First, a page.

# Is infinity real?

Is infinity real? Or is it just the math nonsense you get when you divide by zero? If infinity is not real, does this mean that zero is also not real? And what does infinity appear in physics mean?

A summary of the article by Sabine Hossenfelder, a German theoretical physicist who studies quantum gravity, answers this question.

Infinity is that which is not bound.

Most of us encounter infinity (or infinity) for the first time when we learn to count, and realize that it is possible to continue counting forever. I know it’s not a terrible initial observation, but this doesn’t end the counting because you can always add one and get a larger number which is the important property of infinity. Infinity is that which is not bound. It’s bigger than any number you can think of. You could say it’s unimaginably large.

Infinity isn’t quite so simple because, as odd as it sounds, there are different types of infinity. The number of natural numbers, 1,2,3… is just the simplest kind of infinity, called “countable infinity”. And the natural numbers are in a very specific way as infinite as the other sets of numbers, because you can count these other sets using the natural numbers.

Formally, this means that a set of numbers is just as infinite as the natural numbers, if you have a one-to-one mapping from the natural numbers to that other set. If there is such a mapping, then the two sets have the same type of infinity.

For example, if you add zero to the natural numbers – so you get the set 0, 1, 2, 3, etc – then you can map the natural numbers to this by subtracting one ( – 1) from every natural number. The same goes for the set of natural numbers and the set of natural numbers plus zero are of the same type infinity.

The same is true for the set of all integers Z, which is 0, ± 1, ± 2, etc. You can assign only one natural number to each integer, so the integers are also infinite. term.

Rational numbers, i.e. the set of all fractions of integers, are also infinitely countable. A real number contains all numbers that have an infinite number of digits after the dot (.), however, uncountable is infinite. You could say it is even more infinite than the natural numbers. There are practically an infinite number of types, but these two, corresponding to natural and real numbers, are the two most commonly used.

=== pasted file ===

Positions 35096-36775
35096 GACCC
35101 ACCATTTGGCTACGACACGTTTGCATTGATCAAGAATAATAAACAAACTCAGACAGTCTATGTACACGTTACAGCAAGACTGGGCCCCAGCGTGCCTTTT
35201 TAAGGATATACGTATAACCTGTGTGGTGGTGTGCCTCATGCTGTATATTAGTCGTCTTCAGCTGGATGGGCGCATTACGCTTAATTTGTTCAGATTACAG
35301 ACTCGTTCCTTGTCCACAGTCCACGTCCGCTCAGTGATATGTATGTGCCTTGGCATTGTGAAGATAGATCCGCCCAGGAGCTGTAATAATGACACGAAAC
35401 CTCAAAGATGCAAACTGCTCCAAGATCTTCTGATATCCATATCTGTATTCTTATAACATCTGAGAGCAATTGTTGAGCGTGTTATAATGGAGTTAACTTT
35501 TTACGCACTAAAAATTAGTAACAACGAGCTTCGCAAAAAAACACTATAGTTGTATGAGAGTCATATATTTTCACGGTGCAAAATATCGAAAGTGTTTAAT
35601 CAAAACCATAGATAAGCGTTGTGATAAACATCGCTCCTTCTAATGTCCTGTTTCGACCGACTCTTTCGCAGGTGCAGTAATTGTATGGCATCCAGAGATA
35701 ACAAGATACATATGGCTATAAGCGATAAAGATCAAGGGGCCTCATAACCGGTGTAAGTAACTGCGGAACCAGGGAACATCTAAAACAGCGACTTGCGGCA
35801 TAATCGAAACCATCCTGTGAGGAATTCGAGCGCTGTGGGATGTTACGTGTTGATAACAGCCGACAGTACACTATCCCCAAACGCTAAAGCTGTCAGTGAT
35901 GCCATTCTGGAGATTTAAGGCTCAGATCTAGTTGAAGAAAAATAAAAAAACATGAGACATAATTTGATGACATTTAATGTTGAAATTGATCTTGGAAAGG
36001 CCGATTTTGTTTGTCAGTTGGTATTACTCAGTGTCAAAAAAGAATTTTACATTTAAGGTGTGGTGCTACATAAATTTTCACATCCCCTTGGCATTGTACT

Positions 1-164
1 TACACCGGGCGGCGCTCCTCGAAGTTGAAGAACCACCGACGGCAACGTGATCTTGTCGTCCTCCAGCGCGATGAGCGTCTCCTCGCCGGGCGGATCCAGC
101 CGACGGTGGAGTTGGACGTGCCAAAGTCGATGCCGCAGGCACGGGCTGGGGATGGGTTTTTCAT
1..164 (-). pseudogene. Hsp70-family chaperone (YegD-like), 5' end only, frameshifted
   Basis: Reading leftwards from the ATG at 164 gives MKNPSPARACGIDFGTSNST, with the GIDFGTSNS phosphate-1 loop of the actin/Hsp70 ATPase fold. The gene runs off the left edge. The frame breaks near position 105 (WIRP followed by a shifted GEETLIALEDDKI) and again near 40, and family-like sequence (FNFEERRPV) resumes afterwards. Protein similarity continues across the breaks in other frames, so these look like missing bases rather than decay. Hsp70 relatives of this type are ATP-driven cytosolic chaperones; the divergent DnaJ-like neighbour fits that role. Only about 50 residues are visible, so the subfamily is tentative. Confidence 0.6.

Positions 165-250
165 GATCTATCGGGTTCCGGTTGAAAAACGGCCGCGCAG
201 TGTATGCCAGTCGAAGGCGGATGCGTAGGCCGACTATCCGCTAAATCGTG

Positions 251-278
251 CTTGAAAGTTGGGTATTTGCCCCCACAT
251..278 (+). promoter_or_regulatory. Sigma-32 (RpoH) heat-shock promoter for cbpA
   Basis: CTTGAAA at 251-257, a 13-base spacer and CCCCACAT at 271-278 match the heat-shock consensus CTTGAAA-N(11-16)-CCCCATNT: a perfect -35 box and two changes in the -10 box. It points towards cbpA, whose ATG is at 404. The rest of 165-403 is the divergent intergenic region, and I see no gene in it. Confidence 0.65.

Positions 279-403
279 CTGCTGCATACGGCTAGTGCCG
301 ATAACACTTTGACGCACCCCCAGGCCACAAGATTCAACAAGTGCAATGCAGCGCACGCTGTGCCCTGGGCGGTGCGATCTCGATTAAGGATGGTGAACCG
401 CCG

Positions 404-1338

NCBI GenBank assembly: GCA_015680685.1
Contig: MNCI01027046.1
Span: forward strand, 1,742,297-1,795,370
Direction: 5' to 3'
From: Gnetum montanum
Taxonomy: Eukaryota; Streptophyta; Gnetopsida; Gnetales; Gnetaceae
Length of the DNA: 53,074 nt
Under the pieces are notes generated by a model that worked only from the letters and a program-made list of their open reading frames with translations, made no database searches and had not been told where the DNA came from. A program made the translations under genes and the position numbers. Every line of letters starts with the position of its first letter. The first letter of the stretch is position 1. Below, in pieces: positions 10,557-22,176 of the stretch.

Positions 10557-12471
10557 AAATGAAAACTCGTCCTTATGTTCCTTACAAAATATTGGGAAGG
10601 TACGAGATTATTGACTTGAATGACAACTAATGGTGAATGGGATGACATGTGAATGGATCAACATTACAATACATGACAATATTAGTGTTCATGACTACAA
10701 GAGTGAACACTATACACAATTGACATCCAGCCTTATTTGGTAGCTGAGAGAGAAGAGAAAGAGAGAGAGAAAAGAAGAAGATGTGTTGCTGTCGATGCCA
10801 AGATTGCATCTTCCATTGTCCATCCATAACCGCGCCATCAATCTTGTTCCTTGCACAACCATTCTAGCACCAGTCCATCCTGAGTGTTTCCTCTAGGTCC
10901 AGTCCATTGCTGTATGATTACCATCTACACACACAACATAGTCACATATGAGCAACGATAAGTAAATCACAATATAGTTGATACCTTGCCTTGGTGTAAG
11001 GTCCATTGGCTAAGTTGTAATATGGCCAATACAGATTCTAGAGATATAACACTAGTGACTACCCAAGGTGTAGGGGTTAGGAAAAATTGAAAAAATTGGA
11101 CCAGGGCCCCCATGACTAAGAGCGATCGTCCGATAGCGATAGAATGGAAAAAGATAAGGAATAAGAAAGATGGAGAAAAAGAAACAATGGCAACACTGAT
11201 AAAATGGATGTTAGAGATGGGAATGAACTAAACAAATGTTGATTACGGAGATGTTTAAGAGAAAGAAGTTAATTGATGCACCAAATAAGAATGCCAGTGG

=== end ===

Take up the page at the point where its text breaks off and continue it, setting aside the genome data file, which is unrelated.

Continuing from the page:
It’s interesting to have different types of infinity these days, but it’s more appropriate to use infinity in light of the fact that most infinites are actually the same. Therefore, if you add one to infinity, the result is still infinity. And if you multiply infinity by 2, you get the same infinity again. If you divide 1 by infinity, you get a number whose absolute value is less than any value, so the number is zero. But you get the same thing if you divide 2 or 15 or root. square of 8 gives infinity. The result is always 0.

Sabine Hossenfelder, physicist and author of “Lost in Mathematics,” revolves around the theme that theoretical physicists often rely on beauty – especially simplicity and naturalness – as they develop new laws describing nature. These guidelines have had a powerful influence on the foundations of physics since the development of the standard model of particle physics, which describes all known elementary particles and explains how they interact. But this beauty can also lead scientists to a dead end.

I hope no mathematicians follow this, because technically one shouldn’t write these relations as equations. They are actually statements of the infinity type. For example the first case just means that if you add 1 to infinity, the result is the same type of infinity.

The problem with writing these relations as equations is that it can easily be wrong. For example, you could try subtracting infinity on both sides of this equation, giving you nonsense like 1 equals 0. Why is that? That’s because you forgot that infinity here really only tells you the type of infinity. It is not a number. If the only thing you know about 2 infinite numbers is that they are of the same type, then the difference between them can be anything.

It’s even worse if you do things like divide infinity by infinity or multiply infinity by zero. In this case, the result can’t just be any number, but can be any kind of infinity.

This whole infinity story sure looks like a mess, but real mathematicians know very well how to deal with infinity. You just have to be careful to keep track of where your infinity comes from.

For example, say you have a function like x squared to infinity when x goes to infinity. You divide it by an exponential function, which also goes to infinity for x. So you are dividing infinity by infinity. This sounds a bit twisted, doesn’t it?

But in this case you know how to get to infinity and so you can compute the result explicitly. In this case, the result is 0. The easiest way to see this is to plot the fraction as a function of x.